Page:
Maybe I believe it because I don’t want to take the drugs. Maybe I believe it because I want to have some control over my body in that moment. Maybe I believe it because my judgment is impaired by the impending attack. But unlike the mountain in the children’s story The Little Train That Could, overcoming a migraine just by virtue of positive thinking HAS NEVER WORKED for me. I get really upset when other people suggest positive thinking and relaxation can have immediate super powers over a raging pain attack, so why on Earth would I believe this little voice?

The Migraine Sixth Sense

(Don’t worry. I cannot see dead people unless I’m at an open casket funeral).

It has taken me years to recognize this self-doubting pattern in the moment in order to change my behavior. Lately, when I find myself conscious of that little voice, I’ve been trying something radical and trusting my gut (literally) instead. A few things have given me the confidence to do this. The first was asking the question “have I ever been wrong about an oncoming migraine?” In early days, maybe, but after five years of dealing with multiple attacks per week, I am very rarely wrong. Another migraine-radar confidence boost happens in those times where I do medicate early. In the moments before the medication begins to work, the attack usually does ramp up a bit, and then the medication tones it down and I know I’ve made the right decision.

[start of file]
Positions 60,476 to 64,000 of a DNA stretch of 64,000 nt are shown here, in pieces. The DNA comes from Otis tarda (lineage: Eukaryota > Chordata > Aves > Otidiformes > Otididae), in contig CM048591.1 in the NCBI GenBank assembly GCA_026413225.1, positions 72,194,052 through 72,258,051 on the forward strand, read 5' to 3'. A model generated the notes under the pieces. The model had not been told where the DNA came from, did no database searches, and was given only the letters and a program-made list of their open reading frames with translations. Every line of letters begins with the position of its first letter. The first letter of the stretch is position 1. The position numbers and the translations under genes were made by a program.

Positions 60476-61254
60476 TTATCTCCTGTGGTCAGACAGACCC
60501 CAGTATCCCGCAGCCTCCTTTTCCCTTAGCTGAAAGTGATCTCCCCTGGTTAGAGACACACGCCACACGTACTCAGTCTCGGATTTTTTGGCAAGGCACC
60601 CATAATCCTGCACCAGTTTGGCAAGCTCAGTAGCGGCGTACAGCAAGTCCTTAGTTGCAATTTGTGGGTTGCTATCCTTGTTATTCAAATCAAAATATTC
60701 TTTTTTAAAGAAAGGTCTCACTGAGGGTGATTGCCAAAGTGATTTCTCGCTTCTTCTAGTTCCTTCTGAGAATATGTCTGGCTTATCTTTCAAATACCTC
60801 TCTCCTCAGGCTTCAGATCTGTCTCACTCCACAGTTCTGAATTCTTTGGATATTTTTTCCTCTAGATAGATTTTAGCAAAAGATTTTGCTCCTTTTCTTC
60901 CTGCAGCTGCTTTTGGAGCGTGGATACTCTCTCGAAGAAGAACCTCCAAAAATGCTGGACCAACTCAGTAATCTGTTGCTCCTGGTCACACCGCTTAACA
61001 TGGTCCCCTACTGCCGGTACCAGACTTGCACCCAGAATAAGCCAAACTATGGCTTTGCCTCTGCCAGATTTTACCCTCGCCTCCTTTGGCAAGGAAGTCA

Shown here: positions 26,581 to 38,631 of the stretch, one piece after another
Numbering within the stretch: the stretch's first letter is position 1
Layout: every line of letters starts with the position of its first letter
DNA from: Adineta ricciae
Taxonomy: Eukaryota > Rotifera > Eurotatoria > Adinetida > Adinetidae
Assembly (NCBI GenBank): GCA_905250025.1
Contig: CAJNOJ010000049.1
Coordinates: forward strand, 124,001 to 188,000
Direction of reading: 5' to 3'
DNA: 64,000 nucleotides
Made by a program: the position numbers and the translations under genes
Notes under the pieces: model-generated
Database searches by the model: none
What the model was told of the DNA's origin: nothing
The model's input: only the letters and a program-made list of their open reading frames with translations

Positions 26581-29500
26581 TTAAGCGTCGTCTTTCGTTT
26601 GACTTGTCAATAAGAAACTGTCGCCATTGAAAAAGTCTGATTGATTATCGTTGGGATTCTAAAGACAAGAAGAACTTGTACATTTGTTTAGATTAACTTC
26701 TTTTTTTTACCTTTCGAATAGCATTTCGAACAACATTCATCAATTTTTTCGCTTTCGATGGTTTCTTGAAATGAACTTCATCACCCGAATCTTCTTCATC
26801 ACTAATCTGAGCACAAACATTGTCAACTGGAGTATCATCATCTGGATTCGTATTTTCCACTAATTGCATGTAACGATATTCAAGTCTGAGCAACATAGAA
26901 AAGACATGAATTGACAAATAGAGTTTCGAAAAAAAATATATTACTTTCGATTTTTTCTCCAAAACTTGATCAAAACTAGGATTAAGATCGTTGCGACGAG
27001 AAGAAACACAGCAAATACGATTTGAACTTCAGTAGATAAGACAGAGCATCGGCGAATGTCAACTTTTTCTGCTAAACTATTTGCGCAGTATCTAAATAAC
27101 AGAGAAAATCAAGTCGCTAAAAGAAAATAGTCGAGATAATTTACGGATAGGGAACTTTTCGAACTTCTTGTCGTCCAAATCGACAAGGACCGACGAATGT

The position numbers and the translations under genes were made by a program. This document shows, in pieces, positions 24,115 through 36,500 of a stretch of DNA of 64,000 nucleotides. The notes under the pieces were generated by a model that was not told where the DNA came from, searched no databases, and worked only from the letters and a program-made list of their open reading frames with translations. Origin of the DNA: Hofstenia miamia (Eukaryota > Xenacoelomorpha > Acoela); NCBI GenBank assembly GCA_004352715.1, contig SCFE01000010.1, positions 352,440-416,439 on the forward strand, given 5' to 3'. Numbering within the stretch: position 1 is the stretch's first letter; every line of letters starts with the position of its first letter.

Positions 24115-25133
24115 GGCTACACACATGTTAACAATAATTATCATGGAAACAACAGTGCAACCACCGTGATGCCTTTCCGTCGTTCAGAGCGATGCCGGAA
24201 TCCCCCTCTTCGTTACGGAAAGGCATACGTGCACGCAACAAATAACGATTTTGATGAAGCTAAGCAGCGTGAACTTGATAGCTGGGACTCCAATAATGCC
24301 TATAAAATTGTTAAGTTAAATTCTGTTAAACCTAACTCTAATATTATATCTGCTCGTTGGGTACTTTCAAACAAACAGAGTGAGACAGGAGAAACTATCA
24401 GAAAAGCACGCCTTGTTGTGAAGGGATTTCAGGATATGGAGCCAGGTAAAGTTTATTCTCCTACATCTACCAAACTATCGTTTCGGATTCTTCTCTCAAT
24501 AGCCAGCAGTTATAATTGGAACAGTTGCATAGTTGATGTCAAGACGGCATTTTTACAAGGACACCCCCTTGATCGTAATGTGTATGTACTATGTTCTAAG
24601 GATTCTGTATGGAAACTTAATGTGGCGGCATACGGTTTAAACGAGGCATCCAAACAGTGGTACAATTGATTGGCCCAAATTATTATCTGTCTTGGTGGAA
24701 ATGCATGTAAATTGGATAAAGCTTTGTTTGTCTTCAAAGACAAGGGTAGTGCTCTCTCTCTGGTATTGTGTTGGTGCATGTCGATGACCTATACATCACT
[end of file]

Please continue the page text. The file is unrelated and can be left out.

Sometimes my sixth sense picks up on a general “off” feeling: maybe some light confusion and fatigue, but often it’s an all-pervasive, barely noticeable soreness or weight that fills my entire body, including my stomach. Sometimes I need to wait for at least a combination of two symptoms to feel absolutely sure that it is time to medicate and/or rest, but mostly I just know. This “sixth sense,” combined with trusting my instincts, allows me to treat attacks much more effectively.

Can you tell exactly when an attack is coming? Do you ever put off taking your medication in hopes that it won’t escalate?